New warnings in a report published by the European Commission's Joint Research Center caution against the proliferation of biofuels, citing major habitat loss as a result of converting pastures, savannas and forests into cropland for the gasoline alternative.
The report comes as a debate is underway in the EU about how to manage land use changes needed for biofuel legislation. The plan is currently designed to expand the number of biofuel-based vehicles to ten percent by 2020. But, according to the International Food Policy Research Institute, the EU's goal could require land measuring nearly half the size of the Netherlands to be converted into biofuel crops in biodiverse-rich areas including Brazil and sub-Saharan Africa, eliminating a number of already threatened flora and fauna species. Brazil's genetically modified crop growth is already outpacing growth of non-GMO crops at the expense of large areas of the Amazon.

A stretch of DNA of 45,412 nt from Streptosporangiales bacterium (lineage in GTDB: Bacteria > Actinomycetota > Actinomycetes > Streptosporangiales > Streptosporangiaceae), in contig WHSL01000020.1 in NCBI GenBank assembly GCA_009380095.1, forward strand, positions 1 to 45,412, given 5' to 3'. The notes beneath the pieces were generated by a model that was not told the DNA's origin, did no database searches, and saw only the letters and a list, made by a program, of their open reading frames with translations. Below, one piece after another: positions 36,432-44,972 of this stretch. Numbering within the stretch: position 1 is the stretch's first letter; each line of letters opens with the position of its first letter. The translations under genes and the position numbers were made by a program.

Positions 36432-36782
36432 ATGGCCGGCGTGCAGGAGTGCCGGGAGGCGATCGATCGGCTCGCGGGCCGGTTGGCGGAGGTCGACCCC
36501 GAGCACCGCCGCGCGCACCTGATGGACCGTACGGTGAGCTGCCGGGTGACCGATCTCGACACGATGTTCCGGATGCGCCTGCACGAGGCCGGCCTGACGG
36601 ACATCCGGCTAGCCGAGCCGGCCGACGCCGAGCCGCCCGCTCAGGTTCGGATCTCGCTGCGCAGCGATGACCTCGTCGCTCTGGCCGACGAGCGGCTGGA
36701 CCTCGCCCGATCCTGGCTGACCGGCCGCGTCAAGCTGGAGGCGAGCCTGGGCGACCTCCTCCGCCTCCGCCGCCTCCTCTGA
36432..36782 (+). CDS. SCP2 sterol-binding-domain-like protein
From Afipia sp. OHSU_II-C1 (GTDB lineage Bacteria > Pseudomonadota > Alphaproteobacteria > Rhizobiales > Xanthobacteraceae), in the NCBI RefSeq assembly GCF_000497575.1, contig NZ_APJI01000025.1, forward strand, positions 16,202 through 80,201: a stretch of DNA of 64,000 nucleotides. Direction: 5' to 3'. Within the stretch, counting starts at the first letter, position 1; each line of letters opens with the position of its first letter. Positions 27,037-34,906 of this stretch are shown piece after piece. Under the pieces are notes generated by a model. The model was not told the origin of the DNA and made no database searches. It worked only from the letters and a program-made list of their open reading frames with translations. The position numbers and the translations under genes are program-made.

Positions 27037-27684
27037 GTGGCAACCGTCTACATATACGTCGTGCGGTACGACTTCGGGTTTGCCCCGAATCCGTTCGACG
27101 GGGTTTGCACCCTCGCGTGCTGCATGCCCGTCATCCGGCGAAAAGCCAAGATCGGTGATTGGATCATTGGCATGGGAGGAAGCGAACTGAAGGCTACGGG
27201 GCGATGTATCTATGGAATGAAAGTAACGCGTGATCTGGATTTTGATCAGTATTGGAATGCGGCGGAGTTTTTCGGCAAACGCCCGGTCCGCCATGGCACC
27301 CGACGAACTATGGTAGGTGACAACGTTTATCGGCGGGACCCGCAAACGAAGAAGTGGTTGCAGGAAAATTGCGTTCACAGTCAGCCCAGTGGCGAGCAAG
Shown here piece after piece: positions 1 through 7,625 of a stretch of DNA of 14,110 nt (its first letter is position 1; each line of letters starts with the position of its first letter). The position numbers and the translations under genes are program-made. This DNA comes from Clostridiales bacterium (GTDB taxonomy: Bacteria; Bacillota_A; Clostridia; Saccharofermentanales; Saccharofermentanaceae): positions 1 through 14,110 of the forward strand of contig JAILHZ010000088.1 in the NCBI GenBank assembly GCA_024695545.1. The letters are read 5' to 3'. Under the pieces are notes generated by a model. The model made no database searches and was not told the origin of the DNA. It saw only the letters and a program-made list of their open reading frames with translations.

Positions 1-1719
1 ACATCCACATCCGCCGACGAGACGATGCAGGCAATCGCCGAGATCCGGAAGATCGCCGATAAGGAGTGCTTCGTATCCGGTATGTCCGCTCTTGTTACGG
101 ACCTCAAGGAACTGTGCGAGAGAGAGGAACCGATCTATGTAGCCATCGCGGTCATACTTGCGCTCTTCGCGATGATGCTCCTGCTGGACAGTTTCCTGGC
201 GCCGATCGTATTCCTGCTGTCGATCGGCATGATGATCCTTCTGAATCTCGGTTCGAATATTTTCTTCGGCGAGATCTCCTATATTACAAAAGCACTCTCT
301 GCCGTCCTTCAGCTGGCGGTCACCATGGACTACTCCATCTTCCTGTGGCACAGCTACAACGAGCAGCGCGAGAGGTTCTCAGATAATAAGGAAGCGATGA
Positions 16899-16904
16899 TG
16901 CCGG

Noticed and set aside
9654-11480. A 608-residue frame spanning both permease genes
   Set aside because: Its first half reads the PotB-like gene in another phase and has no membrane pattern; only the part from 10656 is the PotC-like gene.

At least 80 percent of species would be lost in areas converted to biofuel cropland, according to the preliminary report that urges for more research on the issue as the biofuel industry is gaining popularity for its believed benefits in being a more effective way of reducing transportation emissions, which are damaging to the environment.
But, with biodiversity threatened at such great numbers, it calls into question whether or not biofuels are a realistic alternative to crude oil. Mostly corn and sugarcane used in ethanol production, biofuel crops are often genetically modified, raising another issue for many environmentalists as the use of GMO crops brings the risks of crop drift contamination of non-GMO crops and an increased use of toxic pesticides like Monsanto's popular glyphosate-based Roundup, a known toxin to humans and the environment.
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Image: Spencer T.